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The top ribs can be made of two parts and there is no need to precisely pair them as with the bottom ribs. The ensuing gap at the top should not exceed 9 mm though. See the small gap at the top underneath the top clamping block in Fig. 2 for an example. Also see the exploded view in Fig. 1 to realize by how much the top and bottom ribs extend the feathered ends of the C ribs at this point to get an idea how long you should cut them before bending.

Bending the ribs

For the bending itself the same rules as for the C ribs apply. If you need bending tips, check the chapter Bending the C ribs.
  1. Screw the four screws again in the mould again so that they rise the corner blocks about 1.5-2 mm above the surface of your workbench. Again try to put the rib stock right next to the corner blocks checking that it overlaps the corner blocks by 2 mm at the bottom and 2+ mm at the top.
  2. Cut the ribstock to correct lengths and decide the orientation of each piece, depending on the flame. With the bottom ribs, if the flame is slanted, you need to make them in two pieces to match the slant of the rest of the ribs on both sides {mirroring}.
  3. Bend the ribs. Again, for bending tips, see Bending the C ribs.
  4. Let dry.

The bottom seam


If you chose to make the bottom ribs in two parts, before gluing, you will need to make them fit as perfectly as possible. The seam must be at right angle to the bottom plane and must be aligned with the centerline of the violin.
  1. Let the ribs be clamped at the lower corner blocks (B1 and C1) and mark the center plus 1 mm at each of the two ribs.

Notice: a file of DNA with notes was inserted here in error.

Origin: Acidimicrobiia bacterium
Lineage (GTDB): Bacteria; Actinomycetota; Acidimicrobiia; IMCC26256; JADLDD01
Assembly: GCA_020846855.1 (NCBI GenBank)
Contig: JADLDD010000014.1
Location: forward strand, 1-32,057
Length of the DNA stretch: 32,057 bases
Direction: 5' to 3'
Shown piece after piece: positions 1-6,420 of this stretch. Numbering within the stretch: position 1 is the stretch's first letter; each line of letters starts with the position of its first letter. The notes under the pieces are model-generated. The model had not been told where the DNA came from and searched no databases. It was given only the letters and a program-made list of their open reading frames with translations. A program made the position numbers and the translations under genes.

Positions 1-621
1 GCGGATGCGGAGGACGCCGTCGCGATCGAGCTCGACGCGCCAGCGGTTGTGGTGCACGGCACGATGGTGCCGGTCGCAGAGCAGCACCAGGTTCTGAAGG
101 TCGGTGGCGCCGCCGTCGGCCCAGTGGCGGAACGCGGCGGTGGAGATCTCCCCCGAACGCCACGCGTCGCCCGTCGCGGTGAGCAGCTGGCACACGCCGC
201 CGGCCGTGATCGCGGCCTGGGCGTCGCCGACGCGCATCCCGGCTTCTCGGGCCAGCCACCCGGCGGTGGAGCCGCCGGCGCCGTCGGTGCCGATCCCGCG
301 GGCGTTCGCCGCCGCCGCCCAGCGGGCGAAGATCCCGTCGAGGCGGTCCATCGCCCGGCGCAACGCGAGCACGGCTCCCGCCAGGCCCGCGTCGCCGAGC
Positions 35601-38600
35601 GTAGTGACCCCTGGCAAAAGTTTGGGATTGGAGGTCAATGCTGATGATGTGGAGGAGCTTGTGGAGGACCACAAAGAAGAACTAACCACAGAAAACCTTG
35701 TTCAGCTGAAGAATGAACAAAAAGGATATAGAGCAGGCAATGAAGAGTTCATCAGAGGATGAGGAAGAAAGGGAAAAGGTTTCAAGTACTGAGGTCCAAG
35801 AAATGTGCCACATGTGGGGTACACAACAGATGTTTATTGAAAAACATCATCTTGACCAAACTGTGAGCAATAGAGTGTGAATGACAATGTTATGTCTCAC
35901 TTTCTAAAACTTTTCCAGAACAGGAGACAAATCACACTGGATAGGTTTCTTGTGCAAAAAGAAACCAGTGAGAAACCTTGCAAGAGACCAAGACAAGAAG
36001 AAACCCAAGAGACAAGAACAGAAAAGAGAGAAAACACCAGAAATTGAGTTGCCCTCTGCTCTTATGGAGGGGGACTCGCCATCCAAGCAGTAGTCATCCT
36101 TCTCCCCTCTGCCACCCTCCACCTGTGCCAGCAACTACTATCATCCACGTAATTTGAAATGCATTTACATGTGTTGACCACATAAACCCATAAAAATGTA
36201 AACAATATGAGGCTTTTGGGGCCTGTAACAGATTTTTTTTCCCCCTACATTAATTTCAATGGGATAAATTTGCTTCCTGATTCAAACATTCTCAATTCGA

If you have a perfectly flat surface to rest the mould on, use a square to mark the lines where the ribs will be trimmed.
  2. Trim the ribs and check how the ends align with each other. The goal is to make a seam that is barely visible. To make adjustments, you can use a small shooting board and a block plane, your knife or a flat file.
  3. Keep aligning until the ends meet well.

The clamping

For the whole job you will need 6 C-clamps in positions marked in red, see Fig. 2.
  1. Notice the 6 clamping blocks "A1, B1, C1 and A2, B2, C2" in Fig. 1 which are made of hard wood with the sides touching the ribs following the curvature as closely as possible. Also, the sides touching the ribs are padded with something soft {ie. leather} to ensure the best contact possible without harming the ribs.
  2. Again, as with the C ribs, the red arrows in Fig. 2 denote where the clamps` action should be. Before gluing, try to clamp down the ribs in their final positions to ensure that everything sits well and that there are no gaps anywhere.

Gluing the bottom ribs
  1. Optionally, preheat the block you are about to glue to get more working time.
  2. Put some medium thickness glue on the bottom block "A1", align the left rib with the violin center and hold down with your thumb. Take the right rib along with the clamping block, position quickly to create the perfect seam, hold with both your thumbs for about 10 seconds, slide the clamping block in position and clamp down. Check that the ribs still match perfectly and that they stand firmly on the workbench overreaching "A1" block on both sides by at least 1-2 mm.
  3. The same goes for the "B1, C1" corner blocks. Put some glue on the "B1" cornerblock and running your fingers from the already glued "A1" block up to the "B1" block make sure there are no gaps between the ribs and the mould and that the rib rests on the workbench. Clamp swiftly.
  4. Repeat with the "C1" block.

Gluing the top ribs
  1. Here you can start the gluing from the upper corner blocks "B2" and "C2" going up to the top "A2" block. The procedure is otherwise the same as with the bottom ribs.

Category: Ribs